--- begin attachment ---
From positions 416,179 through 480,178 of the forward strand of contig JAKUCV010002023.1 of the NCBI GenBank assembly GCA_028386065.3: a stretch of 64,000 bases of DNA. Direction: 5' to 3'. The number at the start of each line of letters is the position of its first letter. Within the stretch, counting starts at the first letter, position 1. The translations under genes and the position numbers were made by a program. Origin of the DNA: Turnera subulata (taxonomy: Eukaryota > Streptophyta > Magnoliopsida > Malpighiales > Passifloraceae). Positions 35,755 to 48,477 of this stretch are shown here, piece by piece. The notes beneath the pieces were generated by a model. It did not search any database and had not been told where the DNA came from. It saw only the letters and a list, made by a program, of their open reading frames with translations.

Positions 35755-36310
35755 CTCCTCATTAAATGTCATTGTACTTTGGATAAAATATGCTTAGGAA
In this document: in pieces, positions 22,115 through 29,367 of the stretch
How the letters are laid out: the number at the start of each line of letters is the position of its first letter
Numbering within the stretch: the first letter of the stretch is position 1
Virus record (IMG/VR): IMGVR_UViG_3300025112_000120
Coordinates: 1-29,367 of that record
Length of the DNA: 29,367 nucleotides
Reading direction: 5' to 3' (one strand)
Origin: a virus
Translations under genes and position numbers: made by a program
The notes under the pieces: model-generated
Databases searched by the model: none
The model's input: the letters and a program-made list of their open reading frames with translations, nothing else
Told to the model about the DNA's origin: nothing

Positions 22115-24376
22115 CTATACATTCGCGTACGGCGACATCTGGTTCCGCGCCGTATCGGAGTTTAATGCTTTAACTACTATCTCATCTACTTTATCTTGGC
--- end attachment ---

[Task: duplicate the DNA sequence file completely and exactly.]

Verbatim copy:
From positions 416,179 through 480,178 of the forward strand of contig JAKUCV010002023.1 of the NCBI GenBank assembly GCA_028386065.3: a stretch of 64,000 bases of DNA. Direction: 5' to 3'. The number at the start of each line of letters is the position of its first letter. Within the stretch, counting starts at the first letter, position 1. The translations under genes and the position numbers were made by a program. Origin of the DNA: Turnera subulata (taxonomy: Eukaryota > Streptophyta > Magnoliopsida > Malpighiales > Passifloraceae). Positions 35,755 to 48,477 of this stretch are shown here, piece by piece. The notes beneath the pieces were generated by a model. It did not search any database and had not been told where the DNA came from. It saw only the letters and a list, made by a program, of their open reading frames with translations.

Positions 35755-36310
35755 CTCCTCATTAAATGTCATTGTACTTTGGATAAAATATGCTTAGGAA
In this document: in pieces, positions 22,115 through 29,367 of the stretch
How the letters are laid out: the number at the start of each line of letters is the position of its first letter
Numbering within the stretch: the first letter of the stretch is position 1
Virus record (IMG/VR): IMGVR_UViG_3300025112_000120
Coordinates: 1-29,367 of that record
Length of the DNA: 29,367 nucleotides
Reading direction: 5' to 3' (one strand)
Origin: a virus
Translations under genes and position numbers: made by a program
The notes under the pieces: model-generated
Databases searched by the model: none
The model's input: the letters and a program-made list of their open reading frames with translations, nothing else
Told to the model about the DNA's origin: nothing

Positions 22115-24376
22115 CTATACATTCGCGTACGGCGACATCTGGTTCCGCGCCGTATCGGAGTTTAATGCTTTAACTACTATCTCATCTACTTTATCTTGGC